population needs. No area is unattended, although 60% of ophthalmology
residents are trained in Madrid, 20% in Barcelona and the remaining 20%
“We train about 120 ophthalmologists per year. They undergo a
4-year program where, unlike in some other European countries, surgery is done
from the first year and there is no separation between medical and surgical
ophthalmology,” Dr. Alió said. “Like everywhere else in
Europe, there is no subspecialty degree, and this is a limitation that is
becoming increasingly evident in our system.”
Spanish ophthalmology faces challenges on three levels, Dr. Alió
said. The first is financial, due to Spain’s looming economic crisis that
will likely affect the health care budget in the next 5 to 10 years.
“Because of financial constraints, hospitals will offer fewer
contracts to ophthalmologists, which means fewer options for the patients,
decreased efficiency and level of services. Also, there will be less money to
spend on technological equipment, and there is a risk that public health will
be unable to keep pace with the fast evolution of modern ophthalmology,”
The influx of optometrists into medical practice is the second main
challenge that will create controversy in the future. Currently 10,000
certified optometrists practice in Spain. Because job opportunities for them
are scarce, they sometimes encroach into ophthalmology’s field of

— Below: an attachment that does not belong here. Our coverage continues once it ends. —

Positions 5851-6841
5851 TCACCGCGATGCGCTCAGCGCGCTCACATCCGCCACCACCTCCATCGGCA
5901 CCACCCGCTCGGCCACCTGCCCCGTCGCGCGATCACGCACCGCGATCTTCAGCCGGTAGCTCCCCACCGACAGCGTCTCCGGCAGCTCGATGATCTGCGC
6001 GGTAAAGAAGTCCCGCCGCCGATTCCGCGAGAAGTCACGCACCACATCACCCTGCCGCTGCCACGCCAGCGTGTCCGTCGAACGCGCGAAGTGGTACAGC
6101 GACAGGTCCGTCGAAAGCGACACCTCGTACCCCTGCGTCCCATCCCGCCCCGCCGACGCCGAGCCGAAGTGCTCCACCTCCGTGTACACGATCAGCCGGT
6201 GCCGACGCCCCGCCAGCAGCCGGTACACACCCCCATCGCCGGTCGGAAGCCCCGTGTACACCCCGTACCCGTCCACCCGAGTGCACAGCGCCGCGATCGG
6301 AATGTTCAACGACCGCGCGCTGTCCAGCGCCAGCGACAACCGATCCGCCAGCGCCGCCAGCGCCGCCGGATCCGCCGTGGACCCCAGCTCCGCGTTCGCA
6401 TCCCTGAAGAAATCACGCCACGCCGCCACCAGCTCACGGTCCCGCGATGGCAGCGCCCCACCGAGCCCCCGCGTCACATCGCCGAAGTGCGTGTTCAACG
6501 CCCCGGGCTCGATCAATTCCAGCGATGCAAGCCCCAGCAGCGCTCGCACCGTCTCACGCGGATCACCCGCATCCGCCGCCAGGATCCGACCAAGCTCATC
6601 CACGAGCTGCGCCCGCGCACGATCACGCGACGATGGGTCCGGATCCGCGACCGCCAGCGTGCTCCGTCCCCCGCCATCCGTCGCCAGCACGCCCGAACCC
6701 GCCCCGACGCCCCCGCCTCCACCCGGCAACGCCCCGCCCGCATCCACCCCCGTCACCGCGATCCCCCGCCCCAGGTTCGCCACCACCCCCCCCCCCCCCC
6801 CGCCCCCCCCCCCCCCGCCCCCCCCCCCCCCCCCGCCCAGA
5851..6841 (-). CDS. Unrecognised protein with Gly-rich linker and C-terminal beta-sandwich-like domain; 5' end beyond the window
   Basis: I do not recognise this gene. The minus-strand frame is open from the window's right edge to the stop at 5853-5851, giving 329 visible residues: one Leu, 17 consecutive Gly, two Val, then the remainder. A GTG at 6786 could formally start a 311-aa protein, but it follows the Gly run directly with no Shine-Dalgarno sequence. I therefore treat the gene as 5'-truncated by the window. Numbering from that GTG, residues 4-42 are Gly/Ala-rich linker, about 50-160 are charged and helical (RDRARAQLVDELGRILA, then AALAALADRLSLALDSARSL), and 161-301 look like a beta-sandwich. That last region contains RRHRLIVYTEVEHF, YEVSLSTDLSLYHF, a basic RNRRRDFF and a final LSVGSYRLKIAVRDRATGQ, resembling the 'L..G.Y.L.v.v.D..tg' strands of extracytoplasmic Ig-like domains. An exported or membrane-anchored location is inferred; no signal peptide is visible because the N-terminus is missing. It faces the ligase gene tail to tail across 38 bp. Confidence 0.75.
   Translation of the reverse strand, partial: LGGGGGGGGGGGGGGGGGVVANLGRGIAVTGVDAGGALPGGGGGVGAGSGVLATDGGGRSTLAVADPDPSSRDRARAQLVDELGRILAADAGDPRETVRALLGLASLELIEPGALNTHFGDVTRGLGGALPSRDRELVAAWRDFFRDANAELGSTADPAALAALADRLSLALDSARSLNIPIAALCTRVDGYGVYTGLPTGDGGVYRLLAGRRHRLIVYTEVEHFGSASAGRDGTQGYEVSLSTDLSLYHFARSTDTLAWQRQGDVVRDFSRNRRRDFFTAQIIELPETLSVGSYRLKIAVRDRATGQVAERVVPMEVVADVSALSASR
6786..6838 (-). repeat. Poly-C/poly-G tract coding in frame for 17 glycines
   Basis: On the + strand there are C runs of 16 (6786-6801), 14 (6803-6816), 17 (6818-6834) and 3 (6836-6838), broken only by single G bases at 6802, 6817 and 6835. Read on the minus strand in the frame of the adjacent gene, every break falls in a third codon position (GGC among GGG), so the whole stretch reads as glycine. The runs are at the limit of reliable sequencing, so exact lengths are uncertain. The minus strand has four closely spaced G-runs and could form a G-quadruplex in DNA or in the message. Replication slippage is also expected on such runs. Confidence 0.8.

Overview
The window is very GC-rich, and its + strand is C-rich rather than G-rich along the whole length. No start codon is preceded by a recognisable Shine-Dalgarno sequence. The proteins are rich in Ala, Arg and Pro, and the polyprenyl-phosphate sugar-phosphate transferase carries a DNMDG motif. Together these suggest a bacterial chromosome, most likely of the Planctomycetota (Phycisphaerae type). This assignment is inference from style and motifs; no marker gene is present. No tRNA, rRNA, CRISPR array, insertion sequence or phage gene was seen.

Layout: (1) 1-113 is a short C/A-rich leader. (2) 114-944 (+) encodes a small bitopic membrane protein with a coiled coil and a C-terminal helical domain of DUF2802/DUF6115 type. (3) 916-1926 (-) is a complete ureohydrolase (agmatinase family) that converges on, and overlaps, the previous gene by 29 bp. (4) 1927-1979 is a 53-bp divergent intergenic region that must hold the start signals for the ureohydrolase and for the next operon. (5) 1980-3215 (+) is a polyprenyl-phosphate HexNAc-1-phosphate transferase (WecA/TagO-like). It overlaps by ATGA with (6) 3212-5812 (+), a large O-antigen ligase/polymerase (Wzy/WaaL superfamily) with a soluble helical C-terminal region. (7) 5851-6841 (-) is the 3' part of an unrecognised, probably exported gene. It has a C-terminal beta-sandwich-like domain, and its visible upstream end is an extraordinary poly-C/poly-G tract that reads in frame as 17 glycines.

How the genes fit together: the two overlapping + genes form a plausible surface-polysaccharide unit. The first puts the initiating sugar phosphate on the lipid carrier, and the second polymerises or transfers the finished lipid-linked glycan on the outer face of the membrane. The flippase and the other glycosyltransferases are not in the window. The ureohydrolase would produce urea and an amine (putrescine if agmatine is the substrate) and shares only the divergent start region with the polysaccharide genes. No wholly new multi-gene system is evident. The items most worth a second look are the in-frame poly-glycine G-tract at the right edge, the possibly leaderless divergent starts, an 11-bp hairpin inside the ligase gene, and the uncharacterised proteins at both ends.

expertise, some ophthalmologists say.
“Wherever there are optometrists, they are fighting to expand their
scope,” Dr. Alió said. “Drawing a line is mandatory, to
prevent unlawful intrusions and malpractice. Medical care and surgical
procedures, including laser, must remain strictly beyond the scope of
Obtaining official subspecialty certification within university training
programs is the third major challenge that needs to be dealt with at the
“Ophthalmology subspecialties have never been formally introduced
in our system. Most of us are in fact trained in specific subspecialty areas,
but there is no official certification to guarantee the level and quality of
our training and to clearly direct patients’ choices,” Dr.
One of the consequences is that patients may receive a suboptimal level
of eye care because they do not know where to go for their specific pathology.
They often go to the general ophthalmologist who is nearest to them but might
not have the specific competence or the appropriate technological equipment to
care for their condition.
“There is no way to identify subspecialties by the average patient.
At the same time, not all ophthalmologists are so professionally and ethically
correct to give up a patient and redirect him or her to the colleague who can
best deal with his or her specific condition,” Dr. Alió explained.
“It’s a major problem in Europe. ‘Hidden’ subspecialties
should have visibility for the patient and official recognition by education
authorities.” – by Michela Cimberle
- Jorge L. Alió, MD, PhD, can be reached at Vissum Corporation,
Avenida de Denia, s/n, 03016 Alicante, Spain; +34 965150025; fax: +34
965151501; email: email@example.com.
- Disclosure: No products or companies are mentioned that would require